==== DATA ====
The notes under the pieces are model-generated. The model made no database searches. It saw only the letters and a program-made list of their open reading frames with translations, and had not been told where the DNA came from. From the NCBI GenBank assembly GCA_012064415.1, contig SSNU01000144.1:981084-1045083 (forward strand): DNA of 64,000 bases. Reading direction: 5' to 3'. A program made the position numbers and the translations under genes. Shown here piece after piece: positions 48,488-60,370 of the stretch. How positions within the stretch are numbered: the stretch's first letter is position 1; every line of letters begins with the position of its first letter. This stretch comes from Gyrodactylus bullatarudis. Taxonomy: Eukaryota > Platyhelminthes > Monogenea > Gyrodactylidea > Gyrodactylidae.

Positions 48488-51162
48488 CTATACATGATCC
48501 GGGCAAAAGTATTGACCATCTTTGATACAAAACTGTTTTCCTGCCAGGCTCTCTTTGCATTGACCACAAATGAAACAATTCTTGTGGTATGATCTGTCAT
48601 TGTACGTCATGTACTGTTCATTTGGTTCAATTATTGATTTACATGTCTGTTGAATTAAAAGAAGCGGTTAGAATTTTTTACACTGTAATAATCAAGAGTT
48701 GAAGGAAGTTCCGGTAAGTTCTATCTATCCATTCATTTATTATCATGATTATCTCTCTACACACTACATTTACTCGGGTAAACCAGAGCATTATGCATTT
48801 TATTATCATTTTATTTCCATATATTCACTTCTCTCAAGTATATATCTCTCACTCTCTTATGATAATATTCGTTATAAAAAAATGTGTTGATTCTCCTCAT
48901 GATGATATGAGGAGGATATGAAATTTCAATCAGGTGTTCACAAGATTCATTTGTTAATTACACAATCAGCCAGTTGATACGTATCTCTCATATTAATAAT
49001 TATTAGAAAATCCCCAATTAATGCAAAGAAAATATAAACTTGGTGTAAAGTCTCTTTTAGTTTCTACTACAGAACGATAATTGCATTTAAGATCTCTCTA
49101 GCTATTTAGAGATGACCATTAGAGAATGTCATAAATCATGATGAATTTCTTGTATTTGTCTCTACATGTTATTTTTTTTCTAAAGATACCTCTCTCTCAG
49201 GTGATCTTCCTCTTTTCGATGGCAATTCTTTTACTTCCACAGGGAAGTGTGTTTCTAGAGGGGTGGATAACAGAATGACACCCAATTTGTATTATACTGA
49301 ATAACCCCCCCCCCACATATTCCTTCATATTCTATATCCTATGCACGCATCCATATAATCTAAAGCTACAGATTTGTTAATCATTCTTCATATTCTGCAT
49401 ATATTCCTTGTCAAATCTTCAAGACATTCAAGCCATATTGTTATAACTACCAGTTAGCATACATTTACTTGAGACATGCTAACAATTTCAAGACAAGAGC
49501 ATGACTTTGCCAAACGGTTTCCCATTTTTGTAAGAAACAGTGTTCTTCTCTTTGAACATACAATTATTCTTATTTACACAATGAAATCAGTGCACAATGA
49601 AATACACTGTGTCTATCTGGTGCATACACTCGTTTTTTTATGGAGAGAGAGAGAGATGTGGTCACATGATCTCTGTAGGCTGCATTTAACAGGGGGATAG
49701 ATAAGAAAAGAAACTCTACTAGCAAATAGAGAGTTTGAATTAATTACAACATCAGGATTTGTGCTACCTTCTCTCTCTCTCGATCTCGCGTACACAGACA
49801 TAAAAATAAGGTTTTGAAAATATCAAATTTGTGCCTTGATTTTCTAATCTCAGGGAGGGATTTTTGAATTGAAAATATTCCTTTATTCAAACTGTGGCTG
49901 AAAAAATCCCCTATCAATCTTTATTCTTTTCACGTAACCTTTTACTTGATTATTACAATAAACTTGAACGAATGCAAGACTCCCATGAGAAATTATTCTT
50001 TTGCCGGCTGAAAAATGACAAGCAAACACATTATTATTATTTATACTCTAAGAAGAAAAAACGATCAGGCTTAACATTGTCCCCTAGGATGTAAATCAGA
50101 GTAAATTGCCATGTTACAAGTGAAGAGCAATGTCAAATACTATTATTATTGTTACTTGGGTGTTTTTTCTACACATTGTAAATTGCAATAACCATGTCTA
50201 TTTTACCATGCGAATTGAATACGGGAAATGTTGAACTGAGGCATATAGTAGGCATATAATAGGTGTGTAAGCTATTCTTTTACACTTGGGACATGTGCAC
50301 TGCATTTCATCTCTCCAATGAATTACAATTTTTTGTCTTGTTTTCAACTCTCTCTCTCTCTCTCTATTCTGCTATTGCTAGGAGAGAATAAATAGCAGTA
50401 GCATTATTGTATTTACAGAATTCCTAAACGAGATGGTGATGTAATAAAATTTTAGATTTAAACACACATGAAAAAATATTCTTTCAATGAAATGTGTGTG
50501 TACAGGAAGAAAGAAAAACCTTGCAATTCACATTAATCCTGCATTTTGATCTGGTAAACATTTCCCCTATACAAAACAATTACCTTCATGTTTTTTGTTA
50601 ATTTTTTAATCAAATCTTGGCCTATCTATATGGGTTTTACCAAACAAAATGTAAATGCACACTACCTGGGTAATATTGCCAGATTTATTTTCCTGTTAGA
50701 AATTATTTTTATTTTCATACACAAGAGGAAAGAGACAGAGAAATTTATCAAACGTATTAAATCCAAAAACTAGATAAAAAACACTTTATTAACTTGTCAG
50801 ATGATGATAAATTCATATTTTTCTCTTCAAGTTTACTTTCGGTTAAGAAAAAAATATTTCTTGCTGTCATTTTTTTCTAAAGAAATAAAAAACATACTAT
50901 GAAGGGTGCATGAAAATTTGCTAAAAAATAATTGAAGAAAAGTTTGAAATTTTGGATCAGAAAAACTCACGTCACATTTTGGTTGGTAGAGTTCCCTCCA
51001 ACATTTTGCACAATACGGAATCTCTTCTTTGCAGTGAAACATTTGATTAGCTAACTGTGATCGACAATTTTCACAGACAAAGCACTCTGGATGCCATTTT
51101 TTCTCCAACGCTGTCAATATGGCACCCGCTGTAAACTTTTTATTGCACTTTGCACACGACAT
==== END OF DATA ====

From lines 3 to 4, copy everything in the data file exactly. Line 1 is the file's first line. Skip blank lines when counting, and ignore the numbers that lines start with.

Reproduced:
48488 CTATACATGATCC
48501 GGGCAAAAGTATTGACCATCTTTGATACAAAACTGTTTTCCTGCCAGGCTCTCTTTGCATTGACCACAAATGAAACAATTCTTGTGGTATGATCTGTCAT